When you’re a writer, one of the most dreadful experiences you can inflict upon yourself is the author signing at a bookstore. The fantasy--which does come true once in a while--is to get mobbed by fans. However, for most of us ink-stained wretches, the reality is that we’re assigned a couple of hours to sit at a table, and nothing happens. The store announces that they’re pleased to have--insert your name here--author of--insert title here--signing that day. That message is actually code for, “Avoid the person sitting at the table.”
That writer becomes one of the most pathetic creatures in existence. A mangy, starving dog gets more admiration. People avoid eye contact and stay clear of the writer as if he or she had the most contagious cooties imaginable. It’s an exercise in damnable humiliation.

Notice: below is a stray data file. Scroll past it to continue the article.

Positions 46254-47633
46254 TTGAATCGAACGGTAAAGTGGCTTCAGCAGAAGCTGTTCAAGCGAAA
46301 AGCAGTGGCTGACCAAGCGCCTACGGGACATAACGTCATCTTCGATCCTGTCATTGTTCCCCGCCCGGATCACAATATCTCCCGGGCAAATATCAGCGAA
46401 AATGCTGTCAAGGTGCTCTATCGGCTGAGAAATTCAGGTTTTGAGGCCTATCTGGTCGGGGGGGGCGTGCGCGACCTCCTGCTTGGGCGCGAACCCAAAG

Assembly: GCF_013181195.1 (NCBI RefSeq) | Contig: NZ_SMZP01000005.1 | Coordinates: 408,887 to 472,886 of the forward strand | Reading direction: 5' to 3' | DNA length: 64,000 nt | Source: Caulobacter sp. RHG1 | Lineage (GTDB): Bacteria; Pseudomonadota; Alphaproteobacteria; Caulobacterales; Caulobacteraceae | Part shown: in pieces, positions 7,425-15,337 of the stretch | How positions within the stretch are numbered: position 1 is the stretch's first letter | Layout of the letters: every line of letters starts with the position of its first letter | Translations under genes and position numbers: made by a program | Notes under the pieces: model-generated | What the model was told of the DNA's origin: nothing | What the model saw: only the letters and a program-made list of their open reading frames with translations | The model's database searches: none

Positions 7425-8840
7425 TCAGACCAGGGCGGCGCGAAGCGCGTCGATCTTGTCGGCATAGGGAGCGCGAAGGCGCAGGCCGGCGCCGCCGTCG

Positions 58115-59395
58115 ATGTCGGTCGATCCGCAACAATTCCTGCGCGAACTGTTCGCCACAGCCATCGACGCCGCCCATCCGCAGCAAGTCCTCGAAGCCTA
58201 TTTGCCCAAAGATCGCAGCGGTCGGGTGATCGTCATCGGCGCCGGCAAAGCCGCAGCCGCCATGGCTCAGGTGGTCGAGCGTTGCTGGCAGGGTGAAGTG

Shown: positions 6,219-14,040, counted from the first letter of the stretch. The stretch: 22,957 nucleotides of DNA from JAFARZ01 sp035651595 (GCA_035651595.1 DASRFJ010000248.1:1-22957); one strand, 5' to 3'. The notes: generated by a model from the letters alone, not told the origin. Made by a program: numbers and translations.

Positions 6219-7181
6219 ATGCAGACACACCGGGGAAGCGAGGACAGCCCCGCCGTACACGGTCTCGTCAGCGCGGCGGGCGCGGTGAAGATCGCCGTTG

This weekend I signed at two Borders stores with Shari Cuadron
, author “Who Are You People,” and William Haywood Henderson
, author of “Augusta Locke.” At both stores we had a row of tables near the front and our books propped on stands. Here we go.
People who come into bookstores are almost as introverted as writers. If we all stayed in our comfort zones, readers and authors, none of us would meet each other and none of our books would be sold.
I knew the readers wouldn’t come to us so I came to them. I guarded the entrance and greeted everyone who came in. “Hi, welcome to Borders. I’m today’s guest author...” and segued into my spiel. I referred the readers to Shari and William.
We didn’t sell a lot of books, but we did sell. Rather than sit at our tables and lament the situation, we engaged a lot of people and time passed more pleasantly.
If you want to sell your books, you have to get out of your comfort zone. Whether it’s to an agent, an editor, or the individual reader, you’ve got to be ready to look them in the eyes and say, “Hi, I’m so-and-so and this is my book.”